Old landfill in Maryland transformed into state's first large-scale community solar farm

Old landfill in Maryland transformed into state's first large-scale community solar farm
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A swath of land in Fort Washington, Md., that was once home to a landfill has been transformed into the state’s first large-scale community solar farm, NPR News reports

According to the network, the project is the result of a pilot program that was rolled out by Maryland in 2017. The program, which runs through 2020, seeks to expand accessibility to solar energy for state residents.

Through the community solar program, residents in select regions of the state are able to “purchase or lease a ‘share’ in a community solar project or start a project with your neighbors,” the program explains on its site.

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“Every month, you receive a credit on your electricity bill for the energy produced by your share," it adds.

Under the three-year program, nearly 196 megawatts of installed solar capacity will be allocated to a number of community solar farms in the state.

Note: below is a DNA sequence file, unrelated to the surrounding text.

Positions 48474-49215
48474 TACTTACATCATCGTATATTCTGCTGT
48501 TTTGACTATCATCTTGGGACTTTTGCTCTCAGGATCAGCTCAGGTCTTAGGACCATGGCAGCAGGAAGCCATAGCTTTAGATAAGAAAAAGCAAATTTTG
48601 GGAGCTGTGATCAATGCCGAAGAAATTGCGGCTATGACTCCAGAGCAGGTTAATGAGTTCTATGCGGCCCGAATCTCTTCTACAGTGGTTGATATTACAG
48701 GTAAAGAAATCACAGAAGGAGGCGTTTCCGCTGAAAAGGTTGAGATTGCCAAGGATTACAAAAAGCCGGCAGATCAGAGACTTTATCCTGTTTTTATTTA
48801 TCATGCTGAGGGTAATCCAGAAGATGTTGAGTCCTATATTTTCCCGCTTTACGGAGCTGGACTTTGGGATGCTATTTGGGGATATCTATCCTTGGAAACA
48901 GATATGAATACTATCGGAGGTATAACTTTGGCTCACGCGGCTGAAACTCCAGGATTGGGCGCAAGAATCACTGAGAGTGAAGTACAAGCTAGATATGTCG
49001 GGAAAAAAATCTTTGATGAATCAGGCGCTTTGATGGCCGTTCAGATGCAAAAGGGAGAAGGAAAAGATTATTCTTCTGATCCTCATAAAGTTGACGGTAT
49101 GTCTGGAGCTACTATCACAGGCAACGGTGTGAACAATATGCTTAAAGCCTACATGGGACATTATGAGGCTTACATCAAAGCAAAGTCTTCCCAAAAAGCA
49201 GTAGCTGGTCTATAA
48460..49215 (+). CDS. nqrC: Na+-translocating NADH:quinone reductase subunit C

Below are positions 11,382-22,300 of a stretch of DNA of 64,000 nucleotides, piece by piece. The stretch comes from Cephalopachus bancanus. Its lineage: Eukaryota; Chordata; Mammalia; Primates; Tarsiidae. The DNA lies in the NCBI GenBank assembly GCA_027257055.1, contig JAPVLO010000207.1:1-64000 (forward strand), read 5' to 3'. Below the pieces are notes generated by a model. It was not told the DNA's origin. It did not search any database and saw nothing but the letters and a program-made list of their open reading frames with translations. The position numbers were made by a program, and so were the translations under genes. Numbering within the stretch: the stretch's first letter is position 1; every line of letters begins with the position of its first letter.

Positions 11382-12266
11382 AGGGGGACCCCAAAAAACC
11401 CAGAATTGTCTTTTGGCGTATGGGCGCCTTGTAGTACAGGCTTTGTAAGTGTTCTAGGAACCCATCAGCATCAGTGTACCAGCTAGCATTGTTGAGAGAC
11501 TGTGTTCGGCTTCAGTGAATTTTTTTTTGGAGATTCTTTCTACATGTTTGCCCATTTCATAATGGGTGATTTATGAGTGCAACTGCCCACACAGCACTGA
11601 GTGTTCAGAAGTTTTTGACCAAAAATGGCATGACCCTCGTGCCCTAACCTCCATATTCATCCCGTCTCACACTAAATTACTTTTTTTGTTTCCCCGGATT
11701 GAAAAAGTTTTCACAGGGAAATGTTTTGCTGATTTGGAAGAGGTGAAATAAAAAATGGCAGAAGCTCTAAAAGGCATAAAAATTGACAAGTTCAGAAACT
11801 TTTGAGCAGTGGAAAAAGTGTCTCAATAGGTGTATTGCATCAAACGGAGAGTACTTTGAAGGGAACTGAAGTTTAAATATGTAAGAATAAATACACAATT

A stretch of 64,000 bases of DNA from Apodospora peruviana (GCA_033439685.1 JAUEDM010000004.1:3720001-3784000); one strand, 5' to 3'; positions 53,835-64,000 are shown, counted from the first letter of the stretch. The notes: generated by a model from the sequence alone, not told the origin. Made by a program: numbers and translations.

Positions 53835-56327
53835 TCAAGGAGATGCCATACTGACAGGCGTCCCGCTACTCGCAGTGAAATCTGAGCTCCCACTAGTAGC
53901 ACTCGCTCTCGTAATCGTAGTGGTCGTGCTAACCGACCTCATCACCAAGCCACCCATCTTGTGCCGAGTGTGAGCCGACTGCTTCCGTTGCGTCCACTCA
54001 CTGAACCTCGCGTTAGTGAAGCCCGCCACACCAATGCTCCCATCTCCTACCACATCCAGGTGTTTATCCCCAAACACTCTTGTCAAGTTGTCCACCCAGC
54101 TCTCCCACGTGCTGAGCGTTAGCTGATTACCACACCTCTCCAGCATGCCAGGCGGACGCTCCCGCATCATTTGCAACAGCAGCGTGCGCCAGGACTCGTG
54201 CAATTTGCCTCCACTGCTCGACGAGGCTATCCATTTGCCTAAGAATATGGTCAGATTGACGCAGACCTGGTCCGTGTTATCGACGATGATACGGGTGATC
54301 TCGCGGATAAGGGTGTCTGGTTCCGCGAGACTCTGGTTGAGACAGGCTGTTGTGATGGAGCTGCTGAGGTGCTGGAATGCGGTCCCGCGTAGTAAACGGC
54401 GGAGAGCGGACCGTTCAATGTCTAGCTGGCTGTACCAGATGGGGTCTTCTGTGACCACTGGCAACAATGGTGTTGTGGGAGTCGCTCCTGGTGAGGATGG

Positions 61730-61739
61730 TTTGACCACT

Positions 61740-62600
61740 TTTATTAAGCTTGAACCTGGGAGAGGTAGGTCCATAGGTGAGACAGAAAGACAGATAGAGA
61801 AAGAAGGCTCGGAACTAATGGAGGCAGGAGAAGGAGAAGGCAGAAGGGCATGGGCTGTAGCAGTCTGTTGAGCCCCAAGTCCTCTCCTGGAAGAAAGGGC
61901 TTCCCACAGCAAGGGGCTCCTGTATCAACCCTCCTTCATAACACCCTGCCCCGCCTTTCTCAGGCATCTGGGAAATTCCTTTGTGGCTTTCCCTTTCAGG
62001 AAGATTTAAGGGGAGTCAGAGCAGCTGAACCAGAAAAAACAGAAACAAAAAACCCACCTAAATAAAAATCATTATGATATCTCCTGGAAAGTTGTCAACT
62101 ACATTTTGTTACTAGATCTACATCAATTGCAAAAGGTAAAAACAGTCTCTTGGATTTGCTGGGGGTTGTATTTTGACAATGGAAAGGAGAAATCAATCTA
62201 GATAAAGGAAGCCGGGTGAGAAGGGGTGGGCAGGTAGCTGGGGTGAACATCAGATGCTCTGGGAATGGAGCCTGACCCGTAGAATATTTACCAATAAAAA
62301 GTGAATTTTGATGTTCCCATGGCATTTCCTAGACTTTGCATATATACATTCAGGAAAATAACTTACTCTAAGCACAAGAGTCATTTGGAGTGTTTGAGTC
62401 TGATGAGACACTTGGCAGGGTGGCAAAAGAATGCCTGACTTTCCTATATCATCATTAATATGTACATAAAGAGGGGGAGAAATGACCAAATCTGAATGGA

The former landfill near Washington, D.C., is the state’s first large-scale community solar farm under the program, according to NPR News, and has enough energy to provide power to over 1,000 customers.

Gary Skulnik, the CEO behind the local community solar company Neighborhood Sun, told NPR that the landfill is an ideal site for the new farm because it’s “not an area that can really be used for anything else, so it's the perfect place for a solar farm.”

The launch of the new solar farm, called the Panorama project, arrives months after a report found that solar installations across the country saw a decline last year.

Experts said the Trump administration bore some blame for the decline, which came after it slapped tariffs on foreign imports of aluminum and steel that are used by solar companies to create solar cells.